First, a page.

A year after the Chernobyl disaster sent a cloud of radioactive debris drifting across much of Western Europe, those European countries already committed to nuclear power are pushing ahead with their nuclear programs.
Britain has just authorized construction of the first of a new generation of nuclear power reactors. West Germany recently started up a new reactor, its twenty-first. France - which leads the world by meeting 70 percent of its electrical consumption needs with nuclear energy - continues to build new reactors at a rate of about one every 18 months. Overall, Western Europe gets about one third of its electric power from nuclear reactors.
Radiation levels have returned to normal over most of the continent, though the sale of reindeer meat and freshwater fish from northern Scandanavia is still banned.
Pierre Pellerin, director of France's Central Protection Service Against Ion Radiation, asserted that "the effect on European public health is rigorously nil."
In a report prepared for the European Community last month, however, Britain's National Radiological Protection Board said the Chernobyl accident may cause up to 1,000 cancer deaths in Western Europe over the next 70 years, although the percentage seems small when compared with the the 60 million cancer deaths that would have been expected. Changes in Attitudes
Yet Chernobyl appears to have significantly affected Western European attitudes toward nuclear power. Opposition to nuclear power has hardened in many European countries.
The Italian Parliament has halted work on the country's four unfinished reactors. Finland, Holland and Greece have canceled or postponed plans to acquire new reactors since Chernobyl. Sweden, which had already committed to abandoning nuclear power by 2010, now plans to shut a first reactor by 1995 and a second by 1996.
And in nations that retain a commitment to nuclear energy, left-wing political parties have grown more adamant in their anti-nuclear statements, raising the possibility of a policy change if they come to power.
Britain's Labor Party proposes to phase out nuclear power over several decades. West Germany's Social Democrats want to abolish it within 10 years. All Italian parties to the left of the Christian Democrats, the country's largest party, oppose nuclear power. Only in France is there still an all-party consensus in favor.
"For the first time a serious nuclear accident has become a real, not a theoretical, possibility," said I. C. Bupp, the author of a new study on nuclear power after Chernobyl. "That's bound to affect attitudes." No Technical Changes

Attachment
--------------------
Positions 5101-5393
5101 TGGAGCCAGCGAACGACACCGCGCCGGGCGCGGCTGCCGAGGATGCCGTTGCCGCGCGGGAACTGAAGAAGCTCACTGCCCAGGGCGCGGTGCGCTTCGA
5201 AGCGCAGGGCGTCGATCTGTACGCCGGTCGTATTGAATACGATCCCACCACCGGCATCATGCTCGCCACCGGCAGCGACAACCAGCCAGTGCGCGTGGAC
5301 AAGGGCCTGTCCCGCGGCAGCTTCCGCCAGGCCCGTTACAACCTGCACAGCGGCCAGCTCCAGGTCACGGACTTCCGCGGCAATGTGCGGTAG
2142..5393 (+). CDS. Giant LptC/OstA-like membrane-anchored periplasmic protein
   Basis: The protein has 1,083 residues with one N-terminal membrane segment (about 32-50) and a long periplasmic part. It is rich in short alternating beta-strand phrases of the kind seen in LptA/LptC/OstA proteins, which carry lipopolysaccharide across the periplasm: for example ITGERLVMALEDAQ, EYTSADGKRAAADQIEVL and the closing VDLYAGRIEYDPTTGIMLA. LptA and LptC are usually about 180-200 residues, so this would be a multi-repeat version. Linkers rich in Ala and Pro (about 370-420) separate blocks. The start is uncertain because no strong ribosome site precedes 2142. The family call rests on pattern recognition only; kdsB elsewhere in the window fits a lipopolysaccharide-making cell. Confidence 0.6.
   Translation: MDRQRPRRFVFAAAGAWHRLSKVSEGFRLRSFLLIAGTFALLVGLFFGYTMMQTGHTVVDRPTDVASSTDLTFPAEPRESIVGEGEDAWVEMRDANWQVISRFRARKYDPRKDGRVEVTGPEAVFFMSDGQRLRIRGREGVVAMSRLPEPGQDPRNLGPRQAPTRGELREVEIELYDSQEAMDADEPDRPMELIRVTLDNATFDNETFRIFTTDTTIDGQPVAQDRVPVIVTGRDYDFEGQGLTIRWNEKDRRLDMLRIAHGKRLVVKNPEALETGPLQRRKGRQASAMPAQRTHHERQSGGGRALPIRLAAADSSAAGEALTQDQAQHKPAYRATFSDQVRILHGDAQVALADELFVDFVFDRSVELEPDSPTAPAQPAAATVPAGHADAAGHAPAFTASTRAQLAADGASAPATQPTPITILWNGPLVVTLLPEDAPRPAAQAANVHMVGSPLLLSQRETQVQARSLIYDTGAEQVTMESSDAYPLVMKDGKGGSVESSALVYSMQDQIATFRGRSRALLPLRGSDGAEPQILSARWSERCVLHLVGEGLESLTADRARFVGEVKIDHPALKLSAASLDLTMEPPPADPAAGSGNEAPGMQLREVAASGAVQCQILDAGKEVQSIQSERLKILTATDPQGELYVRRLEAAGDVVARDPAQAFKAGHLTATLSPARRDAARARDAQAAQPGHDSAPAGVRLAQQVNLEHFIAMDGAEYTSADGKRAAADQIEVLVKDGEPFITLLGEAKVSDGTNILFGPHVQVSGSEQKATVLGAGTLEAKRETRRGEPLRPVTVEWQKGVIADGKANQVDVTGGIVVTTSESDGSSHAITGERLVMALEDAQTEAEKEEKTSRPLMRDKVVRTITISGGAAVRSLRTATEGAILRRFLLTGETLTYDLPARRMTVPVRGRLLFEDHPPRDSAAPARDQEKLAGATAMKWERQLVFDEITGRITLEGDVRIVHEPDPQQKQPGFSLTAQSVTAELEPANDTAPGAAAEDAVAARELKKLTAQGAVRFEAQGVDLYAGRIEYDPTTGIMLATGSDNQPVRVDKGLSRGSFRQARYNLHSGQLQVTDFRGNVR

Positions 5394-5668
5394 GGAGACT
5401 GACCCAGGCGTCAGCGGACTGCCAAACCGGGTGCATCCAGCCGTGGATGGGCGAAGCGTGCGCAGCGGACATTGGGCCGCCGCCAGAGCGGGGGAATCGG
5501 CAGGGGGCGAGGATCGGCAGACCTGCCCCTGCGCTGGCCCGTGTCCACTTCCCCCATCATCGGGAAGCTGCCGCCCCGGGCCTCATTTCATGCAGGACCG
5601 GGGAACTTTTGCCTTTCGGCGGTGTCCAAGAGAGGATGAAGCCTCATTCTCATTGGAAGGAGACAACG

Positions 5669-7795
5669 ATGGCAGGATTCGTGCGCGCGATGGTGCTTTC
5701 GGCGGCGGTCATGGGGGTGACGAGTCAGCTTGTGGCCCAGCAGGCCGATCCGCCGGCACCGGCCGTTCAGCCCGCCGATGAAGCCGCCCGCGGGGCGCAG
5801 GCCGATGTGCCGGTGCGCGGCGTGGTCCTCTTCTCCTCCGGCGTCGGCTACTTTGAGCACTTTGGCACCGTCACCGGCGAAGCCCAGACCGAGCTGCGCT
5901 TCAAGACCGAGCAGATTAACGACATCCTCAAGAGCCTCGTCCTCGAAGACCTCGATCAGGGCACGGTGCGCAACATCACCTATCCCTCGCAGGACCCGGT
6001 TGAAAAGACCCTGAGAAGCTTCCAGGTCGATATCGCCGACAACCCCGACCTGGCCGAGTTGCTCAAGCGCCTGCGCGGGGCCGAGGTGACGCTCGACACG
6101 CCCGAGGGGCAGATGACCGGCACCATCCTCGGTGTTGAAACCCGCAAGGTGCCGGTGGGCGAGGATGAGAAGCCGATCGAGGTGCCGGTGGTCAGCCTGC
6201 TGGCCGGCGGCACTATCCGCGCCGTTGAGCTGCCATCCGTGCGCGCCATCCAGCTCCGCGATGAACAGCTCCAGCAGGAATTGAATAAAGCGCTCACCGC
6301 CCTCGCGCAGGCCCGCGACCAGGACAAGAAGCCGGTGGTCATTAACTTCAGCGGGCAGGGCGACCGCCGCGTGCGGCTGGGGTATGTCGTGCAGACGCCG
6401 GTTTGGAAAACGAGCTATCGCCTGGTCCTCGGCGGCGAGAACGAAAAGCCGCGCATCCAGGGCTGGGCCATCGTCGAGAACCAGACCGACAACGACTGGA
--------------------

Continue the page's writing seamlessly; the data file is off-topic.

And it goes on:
Investigations by the International Atomic Energy Agency and the Nuclear Energy Agency of the Organization for Economic Cooperation and Development in Paris concluded that the Chernobyl accident was specific to a particular type of Soviet reactor and did not call into question the safety of Western reactors. "No new safety measures were needed on Western reactors," said Thomas Roser of the Deutsches Atom Forum, a body representing Germany's atomic industry.
As for reactors under construction, the impact of Chernobyl was lessened by the fact that the number of of reactors proposed or in progress has declined, since there is little demand for more electricity.
West Germany has only three reactors still under construction. But in West Germany, authorities in the state of North Rhine-Westphalia are still blocking the start-up of a nearly completed reactor at Kalkar. France's latest reactor at Cattenom on its eastern frontier has provoked large and violent West German protests.
While recent opinion polls show that West Germany's existing nuclear power plants now command the same majority support they enjoyed before Chernobyl, they also show rising opposition to building any new nuclear reactors in the future.
Although Britain's Conservative Government is pushing ahead with construction of Sizewell B, the first of a planned series of new-model reactors, political opposition to the program appears strong at the local level and there are signs that the Government is quietly scaling back its plans. French Consensus Wavers
Even France's traditional political consensus in favor of nuclear power has been shaken by recent accidents at its Super Phenix fast breeder reactor and at a uranium enrichment plant. The opposition Socialists have demanded the creation of an independent commission to oversee safety at nuclear plants and the leading trade union has called for Super Phenix to be shut down until the cause of a leak is found.
A recent poll found that 53 percent of the French questioned would try to move if a nuclear power station were built nearby.
With Europe's power needs now largely satisfied it is only in the mid 1990's that a significant new demand for generating capacity is expected to arise. Siemens, West Germany's biggest nuclear reactor constructor, and France's state-owned nuclear constructor both believe that new demand for nuclear power stations will develop then.
But other experts like Mr. Bupp think Chernobyl has produced "a subtle shift" in attitudes toward nuclear power among politicians and business executives. He predicts that Europe will gradually follow the example of the United States, where the last new reactor order was placed in 1973, and move toward natural gas and coal-fired electrical generators.